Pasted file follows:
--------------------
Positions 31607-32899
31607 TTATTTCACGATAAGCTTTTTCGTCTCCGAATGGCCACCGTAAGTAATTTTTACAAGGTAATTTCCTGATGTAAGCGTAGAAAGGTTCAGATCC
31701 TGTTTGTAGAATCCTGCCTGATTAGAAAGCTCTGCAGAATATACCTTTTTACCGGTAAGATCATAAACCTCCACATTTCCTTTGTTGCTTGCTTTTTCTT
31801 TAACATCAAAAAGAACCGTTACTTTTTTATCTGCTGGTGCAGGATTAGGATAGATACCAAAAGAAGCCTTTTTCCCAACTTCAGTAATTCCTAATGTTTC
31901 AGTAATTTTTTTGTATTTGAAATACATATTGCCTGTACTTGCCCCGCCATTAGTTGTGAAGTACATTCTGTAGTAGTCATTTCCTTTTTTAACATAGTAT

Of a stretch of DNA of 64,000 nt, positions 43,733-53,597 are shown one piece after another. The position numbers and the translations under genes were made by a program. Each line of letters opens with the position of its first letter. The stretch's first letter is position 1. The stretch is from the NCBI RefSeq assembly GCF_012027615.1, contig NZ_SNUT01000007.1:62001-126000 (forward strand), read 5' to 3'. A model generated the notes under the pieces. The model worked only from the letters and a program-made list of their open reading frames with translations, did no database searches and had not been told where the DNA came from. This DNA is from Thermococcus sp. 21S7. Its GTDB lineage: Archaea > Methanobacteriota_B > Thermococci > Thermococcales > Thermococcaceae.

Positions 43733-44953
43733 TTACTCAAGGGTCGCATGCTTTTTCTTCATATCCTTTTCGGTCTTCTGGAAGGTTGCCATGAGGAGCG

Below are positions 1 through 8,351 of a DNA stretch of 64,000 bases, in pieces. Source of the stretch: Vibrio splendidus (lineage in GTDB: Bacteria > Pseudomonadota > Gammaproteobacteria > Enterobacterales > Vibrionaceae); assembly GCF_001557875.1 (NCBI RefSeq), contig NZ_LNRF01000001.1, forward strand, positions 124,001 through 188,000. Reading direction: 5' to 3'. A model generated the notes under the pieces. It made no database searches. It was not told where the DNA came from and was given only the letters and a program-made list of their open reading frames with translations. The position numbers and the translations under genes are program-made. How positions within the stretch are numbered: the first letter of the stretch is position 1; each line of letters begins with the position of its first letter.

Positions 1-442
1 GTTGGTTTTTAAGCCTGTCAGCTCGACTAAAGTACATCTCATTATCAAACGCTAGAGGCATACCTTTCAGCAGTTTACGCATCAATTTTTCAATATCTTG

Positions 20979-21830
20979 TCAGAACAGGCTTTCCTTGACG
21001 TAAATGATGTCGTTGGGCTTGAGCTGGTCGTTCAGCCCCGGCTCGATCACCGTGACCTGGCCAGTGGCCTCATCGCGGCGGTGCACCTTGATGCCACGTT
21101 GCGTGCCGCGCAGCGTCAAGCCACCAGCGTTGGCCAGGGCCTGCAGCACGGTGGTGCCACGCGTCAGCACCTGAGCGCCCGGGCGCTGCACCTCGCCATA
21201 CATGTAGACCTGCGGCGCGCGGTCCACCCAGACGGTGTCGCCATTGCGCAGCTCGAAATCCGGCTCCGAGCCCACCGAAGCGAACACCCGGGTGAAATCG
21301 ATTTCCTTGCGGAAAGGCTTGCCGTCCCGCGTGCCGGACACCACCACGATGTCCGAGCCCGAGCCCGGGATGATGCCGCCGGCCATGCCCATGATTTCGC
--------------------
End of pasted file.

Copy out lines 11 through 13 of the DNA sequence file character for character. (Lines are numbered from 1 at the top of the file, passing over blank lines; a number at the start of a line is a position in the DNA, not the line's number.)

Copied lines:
1 GTTGGTTTTTAAGCCTGTCAGCTCGACTAAAGTACATCTCATTATCAAACGCTAGAGGCATACCTTTCAGCAGTTTACGCATCAATTTTTCAATATCTTG

Positions 20979-21830
20979 TCAGAACAGGCTTTCCTTGACG